With version 0.9.14, ObjectBox makes two big steps forward: standalone to-many relations and new build tools. Read on for details and how to upgrade.

Update: 0.9.15 fixes two critical build issues.

Standalone to-many relations

ObjectBox supported to-many relations before, so what are “standalone” to-many relations? Previously, you had to define a to-one relation in the opposite direction and define a to-many as a @Backlink to the to-one relation. This resembles the classic one-to-many (1:N) relationship. In contrast, standalone to-many relations do not depend on a to-one relation. This compares to many-to-many (N:M) relationships. (For full bi-directional N:M support, we will provide @Backlinks to standalone to-many relations in a future version.)

Let’s look at some code with a student / teacher relationship. Students have classes with several teachers and one teacher instructs several students. Thus, we have a N:M relationship here and could model the student class like this:

Note that in entity code, you just need a List/ ToMany property referring to a target entity to have a N:M to-many relation (without additional annotations). For 1:N to-many relations on the other hand, you now need an explicit @Backlink annotation on your List/ ToMany property.

Build system

The second major change is the build system. With our previous version we introduced a new build tool chain for Kotlin builds. This tool chain now replaces the old one that was designed for Java (only). This is also marks the end of our experiment of generating code in entity sources. Some developers did not feel comfortable having a tool generate code in their classes. Also, having a single tool simplifies maintenance for us.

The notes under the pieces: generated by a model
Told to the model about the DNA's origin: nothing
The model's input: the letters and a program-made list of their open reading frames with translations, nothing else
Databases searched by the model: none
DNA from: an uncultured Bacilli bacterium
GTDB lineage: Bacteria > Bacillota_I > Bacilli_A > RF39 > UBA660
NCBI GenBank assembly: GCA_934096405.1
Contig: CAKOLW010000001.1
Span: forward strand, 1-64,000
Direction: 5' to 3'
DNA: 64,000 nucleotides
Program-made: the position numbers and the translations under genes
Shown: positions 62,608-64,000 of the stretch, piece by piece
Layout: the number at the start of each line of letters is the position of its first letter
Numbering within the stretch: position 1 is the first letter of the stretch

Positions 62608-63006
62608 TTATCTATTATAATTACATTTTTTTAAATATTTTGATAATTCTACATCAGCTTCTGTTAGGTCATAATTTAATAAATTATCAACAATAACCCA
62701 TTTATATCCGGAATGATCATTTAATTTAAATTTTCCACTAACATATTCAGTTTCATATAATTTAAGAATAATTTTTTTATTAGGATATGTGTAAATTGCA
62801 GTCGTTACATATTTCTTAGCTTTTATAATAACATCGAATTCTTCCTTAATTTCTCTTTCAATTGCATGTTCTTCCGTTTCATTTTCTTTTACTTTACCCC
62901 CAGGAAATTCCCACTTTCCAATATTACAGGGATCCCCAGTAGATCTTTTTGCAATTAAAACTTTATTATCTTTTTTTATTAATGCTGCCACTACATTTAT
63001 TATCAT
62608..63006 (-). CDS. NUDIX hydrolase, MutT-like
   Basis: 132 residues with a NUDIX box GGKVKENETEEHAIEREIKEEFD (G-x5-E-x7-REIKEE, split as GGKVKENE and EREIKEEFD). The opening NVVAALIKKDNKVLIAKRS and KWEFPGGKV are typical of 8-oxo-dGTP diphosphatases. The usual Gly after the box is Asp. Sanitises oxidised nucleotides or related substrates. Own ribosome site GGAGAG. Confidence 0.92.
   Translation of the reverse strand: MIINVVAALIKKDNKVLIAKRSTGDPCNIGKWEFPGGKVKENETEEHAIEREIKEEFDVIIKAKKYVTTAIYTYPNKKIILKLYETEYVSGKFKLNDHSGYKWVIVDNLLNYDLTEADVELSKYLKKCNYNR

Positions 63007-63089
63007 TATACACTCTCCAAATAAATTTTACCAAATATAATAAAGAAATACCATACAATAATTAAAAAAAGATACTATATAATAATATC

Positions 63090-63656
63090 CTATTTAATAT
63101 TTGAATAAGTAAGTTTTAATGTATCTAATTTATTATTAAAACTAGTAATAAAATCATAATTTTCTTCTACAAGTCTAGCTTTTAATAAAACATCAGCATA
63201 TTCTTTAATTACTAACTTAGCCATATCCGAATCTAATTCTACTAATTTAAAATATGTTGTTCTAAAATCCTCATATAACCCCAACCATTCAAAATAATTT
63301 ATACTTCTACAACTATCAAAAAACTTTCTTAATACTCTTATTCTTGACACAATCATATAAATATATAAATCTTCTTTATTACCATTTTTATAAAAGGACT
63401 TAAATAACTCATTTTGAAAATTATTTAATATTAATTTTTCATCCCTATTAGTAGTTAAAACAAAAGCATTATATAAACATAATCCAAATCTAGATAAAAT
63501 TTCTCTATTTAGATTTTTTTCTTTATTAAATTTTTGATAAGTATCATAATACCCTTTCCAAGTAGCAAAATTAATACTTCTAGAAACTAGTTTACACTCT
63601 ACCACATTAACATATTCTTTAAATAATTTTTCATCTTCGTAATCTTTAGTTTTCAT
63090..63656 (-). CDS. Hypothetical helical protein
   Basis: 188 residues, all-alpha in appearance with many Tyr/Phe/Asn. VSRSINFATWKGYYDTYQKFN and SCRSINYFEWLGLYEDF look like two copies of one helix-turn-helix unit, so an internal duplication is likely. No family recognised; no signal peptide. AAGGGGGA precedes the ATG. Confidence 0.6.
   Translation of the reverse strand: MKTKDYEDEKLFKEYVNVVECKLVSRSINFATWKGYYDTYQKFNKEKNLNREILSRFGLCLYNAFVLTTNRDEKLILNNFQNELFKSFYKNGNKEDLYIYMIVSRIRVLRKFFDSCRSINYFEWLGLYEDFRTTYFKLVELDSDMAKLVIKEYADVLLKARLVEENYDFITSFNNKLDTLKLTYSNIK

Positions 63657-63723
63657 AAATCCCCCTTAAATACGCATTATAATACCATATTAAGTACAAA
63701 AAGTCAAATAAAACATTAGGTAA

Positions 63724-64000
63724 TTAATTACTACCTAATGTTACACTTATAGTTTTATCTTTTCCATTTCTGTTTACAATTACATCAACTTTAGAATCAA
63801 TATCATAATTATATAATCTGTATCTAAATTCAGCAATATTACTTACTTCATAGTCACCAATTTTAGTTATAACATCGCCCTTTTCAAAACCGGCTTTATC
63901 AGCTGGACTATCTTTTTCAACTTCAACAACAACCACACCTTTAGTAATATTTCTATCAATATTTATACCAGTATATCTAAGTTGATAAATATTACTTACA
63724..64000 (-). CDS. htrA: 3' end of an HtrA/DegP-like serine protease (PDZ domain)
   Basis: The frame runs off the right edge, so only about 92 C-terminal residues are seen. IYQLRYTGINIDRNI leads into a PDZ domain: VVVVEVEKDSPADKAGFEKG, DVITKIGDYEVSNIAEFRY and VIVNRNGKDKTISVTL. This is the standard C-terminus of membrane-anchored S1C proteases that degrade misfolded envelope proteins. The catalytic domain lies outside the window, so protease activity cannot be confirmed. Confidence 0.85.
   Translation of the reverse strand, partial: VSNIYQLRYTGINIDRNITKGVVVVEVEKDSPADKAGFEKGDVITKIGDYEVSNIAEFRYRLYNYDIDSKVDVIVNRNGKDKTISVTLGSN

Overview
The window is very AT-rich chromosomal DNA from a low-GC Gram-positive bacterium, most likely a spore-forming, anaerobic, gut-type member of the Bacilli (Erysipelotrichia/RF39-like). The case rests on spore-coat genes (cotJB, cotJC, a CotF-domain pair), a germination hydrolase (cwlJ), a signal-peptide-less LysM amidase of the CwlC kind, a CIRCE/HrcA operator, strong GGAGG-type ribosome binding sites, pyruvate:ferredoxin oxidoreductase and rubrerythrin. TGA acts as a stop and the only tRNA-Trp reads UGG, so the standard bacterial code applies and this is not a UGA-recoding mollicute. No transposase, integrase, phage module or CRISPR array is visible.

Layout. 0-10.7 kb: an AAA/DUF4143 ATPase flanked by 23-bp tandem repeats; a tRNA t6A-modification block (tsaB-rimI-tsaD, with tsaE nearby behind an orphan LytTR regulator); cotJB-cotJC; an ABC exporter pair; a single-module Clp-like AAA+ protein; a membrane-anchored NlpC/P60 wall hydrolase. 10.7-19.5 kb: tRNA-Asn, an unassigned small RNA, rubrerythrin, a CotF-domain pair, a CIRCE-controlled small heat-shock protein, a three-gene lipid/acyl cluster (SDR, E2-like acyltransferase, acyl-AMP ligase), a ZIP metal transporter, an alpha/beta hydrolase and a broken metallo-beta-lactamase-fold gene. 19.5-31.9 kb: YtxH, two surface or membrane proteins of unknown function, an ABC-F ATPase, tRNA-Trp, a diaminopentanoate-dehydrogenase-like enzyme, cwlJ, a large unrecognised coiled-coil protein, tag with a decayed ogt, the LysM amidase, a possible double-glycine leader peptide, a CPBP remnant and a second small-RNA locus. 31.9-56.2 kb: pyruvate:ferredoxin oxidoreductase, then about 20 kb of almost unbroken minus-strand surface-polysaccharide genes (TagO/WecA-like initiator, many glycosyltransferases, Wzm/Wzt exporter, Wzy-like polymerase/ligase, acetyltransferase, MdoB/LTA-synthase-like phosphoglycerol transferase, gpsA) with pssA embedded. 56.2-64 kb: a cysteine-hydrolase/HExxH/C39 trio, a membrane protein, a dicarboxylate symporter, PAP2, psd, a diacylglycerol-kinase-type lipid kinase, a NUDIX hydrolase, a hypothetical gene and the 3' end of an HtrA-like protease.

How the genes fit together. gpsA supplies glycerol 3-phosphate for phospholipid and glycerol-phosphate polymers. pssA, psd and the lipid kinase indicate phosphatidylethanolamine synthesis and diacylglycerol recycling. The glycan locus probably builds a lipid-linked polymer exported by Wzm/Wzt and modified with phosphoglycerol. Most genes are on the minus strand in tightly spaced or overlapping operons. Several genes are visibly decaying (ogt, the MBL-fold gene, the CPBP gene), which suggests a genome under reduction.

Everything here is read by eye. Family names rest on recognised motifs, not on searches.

In this version we still offer the old (Java based) Gradle plugin. Consider this as a fallback option in case you have trouble with the new plugin (let us know). To use the legacy plugin, you have to use another ID:
apply plugin: 'io.objectbox.legacy'

How-to upgrade to 0.9.14

This upgrade requires you to make some minor changes. If you are using Kotlin with ObjectBox, you only need to change the plugin ID in your gradle file:
apply plugin: 'io.objectbox'

Java projects should continue to work. However, you can and should delete previously generated code in entities:

  • All @Generated and @Internal annotations (keep the constructors and relation fields)
  • The field  BoxStore __boxStore
  • Assignments to relation fields; for example  ToOne<Customer> customerToOne = new ToOne<>(this, Order_.customer); should become  ToOne<Customer> customerToOne;
  • If you have properties like @Relation Customer customer; you need to replace with a ToOne proxy like this:  ToOne<Customer> customer;. Then, getters can return customer.getTarget() and setter should do customer.setTarget(group). Note that you do not have to init the ToOne field by hand; this is done by ObjectBox.
  • If you have trouble with annotation processor not running, try to add an annotationProcessor/kapt dependency “io.objectbox:objectbox-processor:$objectBoxVersion” manually to your build script

Deleting code is great, isn’t it? Your entity code should look much cleaner now.

PS.: We will update the docs in the upcoming days. Please excuse any discrepancies for now.

 

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